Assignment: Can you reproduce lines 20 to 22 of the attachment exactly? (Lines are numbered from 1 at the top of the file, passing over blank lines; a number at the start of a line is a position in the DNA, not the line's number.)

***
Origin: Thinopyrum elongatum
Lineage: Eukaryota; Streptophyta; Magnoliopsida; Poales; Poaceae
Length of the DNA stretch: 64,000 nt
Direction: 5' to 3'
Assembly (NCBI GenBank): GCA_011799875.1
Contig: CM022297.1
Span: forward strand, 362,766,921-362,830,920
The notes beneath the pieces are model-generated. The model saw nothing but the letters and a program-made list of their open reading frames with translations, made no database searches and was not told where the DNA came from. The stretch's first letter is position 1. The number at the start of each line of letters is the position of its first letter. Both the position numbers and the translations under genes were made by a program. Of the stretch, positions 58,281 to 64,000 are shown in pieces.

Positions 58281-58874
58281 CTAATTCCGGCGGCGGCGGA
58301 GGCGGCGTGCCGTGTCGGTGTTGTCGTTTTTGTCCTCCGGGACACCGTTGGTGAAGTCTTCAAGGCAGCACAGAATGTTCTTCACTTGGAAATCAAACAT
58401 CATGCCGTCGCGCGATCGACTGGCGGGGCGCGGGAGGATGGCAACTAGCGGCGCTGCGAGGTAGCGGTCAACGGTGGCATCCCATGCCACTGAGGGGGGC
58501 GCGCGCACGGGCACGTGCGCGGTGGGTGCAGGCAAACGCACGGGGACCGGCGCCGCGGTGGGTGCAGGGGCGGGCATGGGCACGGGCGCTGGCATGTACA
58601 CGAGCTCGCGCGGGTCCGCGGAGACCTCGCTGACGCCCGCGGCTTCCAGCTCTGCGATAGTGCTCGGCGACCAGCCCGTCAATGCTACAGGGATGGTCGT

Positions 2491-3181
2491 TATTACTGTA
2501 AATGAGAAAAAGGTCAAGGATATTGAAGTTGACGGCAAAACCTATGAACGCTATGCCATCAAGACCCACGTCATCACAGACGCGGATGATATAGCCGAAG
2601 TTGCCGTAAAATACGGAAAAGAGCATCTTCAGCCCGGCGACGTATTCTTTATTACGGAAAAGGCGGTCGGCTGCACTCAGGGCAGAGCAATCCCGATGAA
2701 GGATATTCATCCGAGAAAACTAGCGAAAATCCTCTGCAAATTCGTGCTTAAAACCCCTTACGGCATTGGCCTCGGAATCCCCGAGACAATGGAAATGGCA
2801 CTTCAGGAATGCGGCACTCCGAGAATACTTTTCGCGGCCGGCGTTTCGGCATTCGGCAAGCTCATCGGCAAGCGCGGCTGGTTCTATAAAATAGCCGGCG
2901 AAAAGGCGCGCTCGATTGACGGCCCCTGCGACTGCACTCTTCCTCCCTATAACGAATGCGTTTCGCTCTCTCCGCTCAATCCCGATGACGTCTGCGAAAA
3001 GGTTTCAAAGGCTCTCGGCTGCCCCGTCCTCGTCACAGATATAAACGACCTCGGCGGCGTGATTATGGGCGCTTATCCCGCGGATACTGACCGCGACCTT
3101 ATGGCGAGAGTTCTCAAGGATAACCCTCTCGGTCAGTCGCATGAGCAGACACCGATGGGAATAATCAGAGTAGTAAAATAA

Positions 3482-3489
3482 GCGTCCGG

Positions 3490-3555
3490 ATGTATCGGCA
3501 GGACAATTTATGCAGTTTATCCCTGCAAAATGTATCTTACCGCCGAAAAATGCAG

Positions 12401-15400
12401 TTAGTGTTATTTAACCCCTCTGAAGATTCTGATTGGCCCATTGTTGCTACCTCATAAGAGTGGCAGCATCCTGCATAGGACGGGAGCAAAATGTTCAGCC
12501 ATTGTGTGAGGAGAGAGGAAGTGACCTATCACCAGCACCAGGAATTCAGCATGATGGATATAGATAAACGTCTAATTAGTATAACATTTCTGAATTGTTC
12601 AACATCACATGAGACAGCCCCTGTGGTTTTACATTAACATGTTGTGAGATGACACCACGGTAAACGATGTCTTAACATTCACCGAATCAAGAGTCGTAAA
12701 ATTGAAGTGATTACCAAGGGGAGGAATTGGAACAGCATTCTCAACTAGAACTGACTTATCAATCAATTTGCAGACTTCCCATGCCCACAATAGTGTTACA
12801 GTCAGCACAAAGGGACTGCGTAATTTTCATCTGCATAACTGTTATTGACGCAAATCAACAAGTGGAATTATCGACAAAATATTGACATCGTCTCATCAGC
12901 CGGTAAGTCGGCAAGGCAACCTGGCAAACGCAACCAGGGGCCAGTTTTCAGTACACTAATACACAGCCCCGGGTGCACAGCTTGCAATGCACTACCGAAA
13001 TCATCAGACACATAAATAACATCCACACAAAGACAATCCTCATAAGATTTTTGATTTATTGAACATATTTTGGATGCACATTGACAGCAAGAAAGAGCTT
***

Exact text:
2801 CTTCAGGAATGCGGCACTCCGAGAATACTTTTCGCGGCCGGCGTTTCGGCATTCGGCAAGCTCATCGGCAAGCGCGGCTGGTTCTATAAAATAGCCGGCG
2901 AAAAGGCGCGCTCGATTGACGGCCCCTGCGACTGCACTCTTCCTCCCTATAACGAATGCGTTTCGCTCTCTCCGCTCAATCCCGATGACGTCTGCGAAAA
3001 GGTTTCAAAGGCTCTCGGCTGCCCCGTCCTCGTCACAGATATAAACGACCTCGGCGGCGTGATTATGGGCGCTTATCCCGCGGATACTGACCGCGACCTT